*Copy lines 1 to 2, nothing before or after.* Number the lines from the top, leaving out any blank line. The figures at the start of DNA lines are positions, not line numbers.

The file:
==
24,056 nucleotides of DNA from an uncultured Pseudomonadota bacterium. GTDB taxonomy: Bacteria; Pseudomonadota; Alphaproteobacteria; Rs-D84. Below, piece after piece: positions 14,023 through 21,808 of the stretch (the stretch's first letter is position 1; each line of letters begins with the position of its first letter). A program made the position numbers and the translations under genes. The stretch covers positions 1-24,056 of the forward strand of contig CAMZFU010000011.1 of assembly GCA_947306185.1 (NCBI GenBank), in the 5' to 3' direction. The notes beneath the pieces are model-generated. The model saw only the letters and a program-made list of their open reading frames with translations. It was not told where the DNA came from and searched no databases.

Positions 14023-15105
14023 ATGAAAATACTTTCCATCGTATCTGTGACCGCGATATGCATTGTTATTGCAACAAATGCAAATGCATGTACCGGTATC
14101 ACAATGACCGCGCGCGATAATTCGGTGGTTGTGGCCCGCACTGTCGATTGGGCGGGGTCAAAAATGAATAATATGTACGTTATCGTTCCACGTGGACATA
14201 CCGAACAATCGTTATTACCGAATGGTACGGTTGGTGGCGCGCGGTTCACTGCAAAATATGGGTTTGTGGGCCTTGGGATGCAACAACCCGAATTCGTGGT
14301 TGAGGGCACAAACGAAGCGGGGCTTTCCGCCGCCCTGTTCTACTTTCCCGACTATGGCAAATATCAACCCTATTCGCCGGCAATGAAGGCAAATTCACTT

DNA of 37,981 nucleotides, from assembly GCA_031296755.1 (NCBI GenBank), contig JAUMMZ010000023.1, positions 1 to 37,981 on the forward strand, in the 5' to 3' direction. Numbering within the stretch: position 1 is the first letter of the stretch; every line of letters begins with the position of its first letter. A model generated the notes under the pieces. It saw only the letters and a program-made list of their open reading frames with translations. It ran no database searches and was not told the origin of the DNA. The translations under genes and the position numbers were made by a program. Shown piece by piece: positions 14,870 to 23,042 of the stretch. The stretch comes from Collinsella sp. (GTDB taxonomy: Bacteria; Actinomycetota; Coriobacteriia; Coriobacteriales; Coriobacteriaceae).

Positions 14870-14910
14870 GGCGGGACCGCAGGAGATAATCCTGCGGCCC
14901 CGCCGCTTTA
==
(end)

24,056 nucleotides of DNA from an uncultured Pseudomonadota bacterium. GTDB taxonomy: Bacteria; Pseudomonadota; Alphaproteobacteria; Rs-D84. Below, piece after piece: positions 14,023 through 21,808 of the stretch (the stretch's first letter is position 1; each line of letters begins with the position of its first letter). A program made the position numbers and the translations under genes. The stretch covers positions 1-24,056 of the forward strand of contig CAMZFU010000011.1 of assembly GCA_947306185.1 (NCBI GenBank), in the 5' to 3' direction. The notes beneath the pieces are model-generated. The model saw only the letters and a program-made list of their open reading frames with translations. It was not told where the DNA came from and searched no databases.

Positions 14023-15105